Getting prequalified for a home loan is not the same as a preapproval. Mortgage prequalification provides a rough estimate of how much you might qualify for, based on a surface-level review of your financial information.

A preapproval, however, is a more thorough vetting of your finances and provides a more accurate idea of what a lender may offer in terms of a loan amount and interest rate. You provide financial documentation and agree to a review of your credit profile, which means the lender will pull your credit reports and scores. With a prequalification, you typically self-report your financial information and lenders don’t check your credit.

5 steps to getting preapproved for a mortgage

It’s not worth falling in love with a house until you know the sales price matches up with a mortgage amount you can realistically afford. Here’s how to get preapproved for a mortgage.

  1. Determine your homebuying timeline. The best time to apply for a mortgage preapproval is before you start house hunting. You may want to hold off on a preapproval if you’re not quite ready to begin the homebuying process. Even if you’re not yet prepared, you can get started by pulling your free credit reports from each bureau at AnnualCreditReport.com and reviewing minimum mortgage requirements.
  2. Review and improve your credit profile. With your credit reports in hand, it’s time to look for areas of improvement. The minimum credit score you need for a mortgage varies by program type, but you’ll need at least a 620 credit score in many cases. Dispute any inaccurate information you find, keep your credit card balances low and consistently pay your bills on time. Refrain from applying for new credit and closing any of your existing accounts, too.
  3. Pay down your debt. Pay down your debt. Aside from your credit scores, lenders care about how you manage your debt now and how you’ll fare if you get a mortgage. Your debt-to-income ratio, or the percentage of your gross monthly income used to repay debt, should stay at or below 43%. The less debt you have, the less risky you appear to lenders.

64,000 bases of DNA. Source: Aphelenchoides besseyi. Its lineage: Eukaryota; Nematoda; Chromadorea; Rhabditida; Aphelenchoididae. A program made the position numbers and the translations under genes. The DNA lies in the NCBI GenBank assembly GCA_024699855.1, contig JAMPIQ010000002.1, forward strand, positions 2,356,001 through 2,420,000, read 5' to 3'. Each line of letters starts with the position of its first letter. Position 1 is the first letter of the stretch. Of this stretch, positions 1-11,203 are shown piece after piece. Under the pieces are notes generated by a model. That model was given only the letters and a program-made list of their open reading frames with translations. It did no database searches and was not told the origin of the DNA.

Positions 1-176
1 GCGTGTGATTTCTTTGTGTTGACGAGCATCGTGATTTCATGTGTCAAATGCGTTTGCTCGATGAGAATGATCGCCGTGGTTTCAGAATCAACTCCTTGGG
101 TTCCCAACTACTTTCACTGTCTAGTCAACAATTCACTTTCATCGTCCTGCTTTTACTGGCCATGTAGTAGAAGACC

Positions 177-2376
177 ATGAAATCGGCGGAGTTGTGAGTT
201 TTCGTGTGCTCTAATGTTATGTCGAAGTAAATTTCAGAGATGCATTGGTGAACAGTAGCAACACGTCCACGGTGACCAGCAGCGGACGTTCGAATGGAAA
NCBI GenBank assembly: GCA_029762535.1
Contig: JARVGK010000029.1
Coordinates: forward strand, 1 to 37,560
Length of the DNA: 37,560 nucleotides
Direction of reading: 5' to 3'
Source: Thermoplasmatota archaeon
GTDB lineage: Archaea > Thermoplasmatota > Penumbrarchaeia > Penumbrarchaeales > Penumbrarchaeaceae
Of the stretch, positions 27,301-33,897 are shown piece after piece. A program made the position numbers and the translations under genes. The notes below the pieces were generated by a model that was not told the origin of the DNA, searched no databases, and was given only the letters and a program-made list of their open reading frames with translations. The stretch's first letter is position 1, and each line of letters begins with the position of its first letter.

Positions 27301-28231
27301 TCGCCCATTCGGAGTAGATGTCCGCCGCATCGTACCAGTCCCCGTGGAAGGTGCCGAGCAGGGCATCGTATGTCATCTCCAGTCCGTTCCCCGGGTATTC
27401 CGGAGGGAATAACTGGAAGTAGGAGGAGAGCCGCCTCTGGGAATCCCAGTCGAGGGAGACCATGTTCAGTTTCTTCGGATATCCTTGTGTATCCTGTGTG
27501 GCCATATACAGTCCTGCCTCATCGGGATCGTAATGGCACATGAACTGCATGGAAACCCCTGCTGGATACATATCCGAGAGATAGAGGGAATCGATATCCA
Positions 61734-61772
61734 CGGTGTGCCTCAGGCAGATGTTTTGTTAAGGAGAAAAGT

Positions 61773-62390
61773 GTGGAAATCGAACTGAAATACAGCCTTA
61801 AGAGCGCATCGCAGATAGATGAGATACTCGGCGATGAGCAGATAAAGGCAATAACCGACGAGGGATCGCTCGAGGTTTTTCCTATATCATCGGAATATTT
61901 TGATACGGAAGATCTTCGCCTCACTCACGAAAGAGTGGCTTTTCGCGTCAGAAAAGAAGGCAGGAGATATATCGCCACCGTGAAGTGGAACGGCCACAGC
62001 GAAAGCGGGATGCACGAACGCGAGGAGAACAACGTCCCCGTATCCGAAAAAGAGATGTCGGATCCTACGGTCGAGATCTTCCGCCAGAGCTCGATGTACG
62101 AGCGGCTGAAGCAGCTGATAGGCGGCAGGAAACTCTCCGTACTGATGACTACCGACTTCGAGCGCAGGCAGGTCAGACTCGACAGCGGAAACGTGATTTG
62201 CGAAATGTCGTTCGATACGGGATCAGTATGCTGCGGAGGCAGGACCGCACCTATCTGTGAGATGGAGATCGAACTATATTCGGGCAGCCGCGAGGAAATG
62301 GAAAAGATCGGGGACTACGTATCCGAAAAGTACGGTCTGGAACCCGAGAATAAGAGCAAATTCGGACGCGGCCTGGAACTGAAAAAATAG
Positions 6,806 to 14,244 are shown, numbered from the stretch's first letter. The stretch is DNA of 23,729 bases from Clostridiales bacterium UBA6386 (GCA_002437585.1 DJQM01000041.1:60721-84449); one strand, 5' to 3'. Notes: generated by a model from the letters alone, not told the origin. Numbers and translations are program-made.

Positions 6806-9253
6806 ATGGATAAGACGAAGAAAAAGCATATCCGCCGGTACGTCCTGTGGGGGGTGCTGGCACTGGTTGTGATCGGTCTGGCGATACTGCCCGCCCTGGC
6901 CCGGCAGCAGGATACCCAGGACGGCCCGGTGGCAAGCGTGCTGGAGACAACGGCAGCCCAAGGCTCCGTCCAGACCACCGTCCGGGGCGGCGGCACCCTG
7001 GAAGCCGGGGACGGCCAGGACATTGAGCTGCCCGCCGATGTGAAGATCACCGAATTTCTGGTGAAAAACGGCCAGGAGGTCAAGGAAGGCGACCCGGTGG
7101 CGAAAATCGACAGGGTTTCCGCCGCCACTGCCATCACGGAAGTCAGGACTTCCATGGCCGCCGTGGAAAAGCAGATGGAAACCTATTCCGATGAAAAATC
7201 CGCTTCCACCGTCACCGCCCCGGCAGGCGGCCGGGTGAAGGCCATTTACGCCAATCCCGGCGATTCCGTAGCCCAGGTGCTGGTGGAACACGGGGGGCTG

4. Gather your documents. Lenders will request several documents from you for a preapproval, including:
    • Government-issued photo ID
    • Social Security number
    • Bank statements from the last 60 days
    • Pay stubs from the last 30 days
    • Two years of W-2s or 1099 tax forms
    • Credit reports and scores from all three bureaus
  5. Apply with multiple lenders. Consider banks, credit unions, mortgage brokers and nonbank lenders when applying for a mortgage preapproval, and shop around with three to five lenders to get the best rates. Additionally, keep your shopping period within 14 to 45 days to minimize the impact of those credit inquiries against your credit scores.

How long does a mortgage preapproval last?

A mortgage preapproval typically lasts for 30 to 60 days. The average time to close on a house is 48 days, according to Ellie Mae’s latest Origination Insight Report, so there’s a chance you can get through the full homebuying process before time runs out.

If your preapproval letter expires before you close, you’ll need to go through the process again, submit documentation and have your credit reports and scores pulled, which creates a new credit inquiry and affects your score.

Pros and cons of mortgage preapproval

The mortgage preapproval process includes several benefits, but there are also drawbacks to consider.

Pros:

  • You’ll get a better idea of how much house you could afford, which helps narrow down your price range.
  • Home sellers take you more seriously because you’ll have proof that a lender is willing to back you when you submit an offer.
  • You can comparison shop before committing to a lender.
  • Even if your preapproval is denied, you may walk away with an analysis of where you stand financially and how you can improve.

Cons:

  • A preapproval is not a full approval. It doesn’t guarantee you’ll qualify for a mortgage.
  • Preapprovals typically last for 30 to 60 days. If you don’t buy a home within this time frame, you’ll need a new mortgage preapproval letter.
  • Making changes that affect your credit, such as applying for a new credit line or racking up debt, can prevent you from getting a full mortgage approval.

What happens after you get preapproved for a mortgage?

Once you’ve been preapproved and have chosen a mortgage lender, it’s time to find your home and submit an offer to buy it. You’ll also continue working your way through the mortgage approval process, which includes:

  • Providing your lender with any additional documents needed to finalize your loan.
  • Getting a home appraisal and home inspection.
  • Preparing for your walk-through and closing day.

Advertiser Disclosure: The products that appear on this site may be from companies from which MagnifyMoney receives compensation. This compensation may impact how and where products appear on this site (including, for example, the order in which they appear). MagnifyMoney does not include all financial institutions or all products offered available in the marketplace.

By clicking “See Rates”, you will be directed to LendingTree. Based on your creditworthiness, you may be matched with up to five different lenders in our partner network.

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Mortgage

Bridge Loans: What They Are and How They Work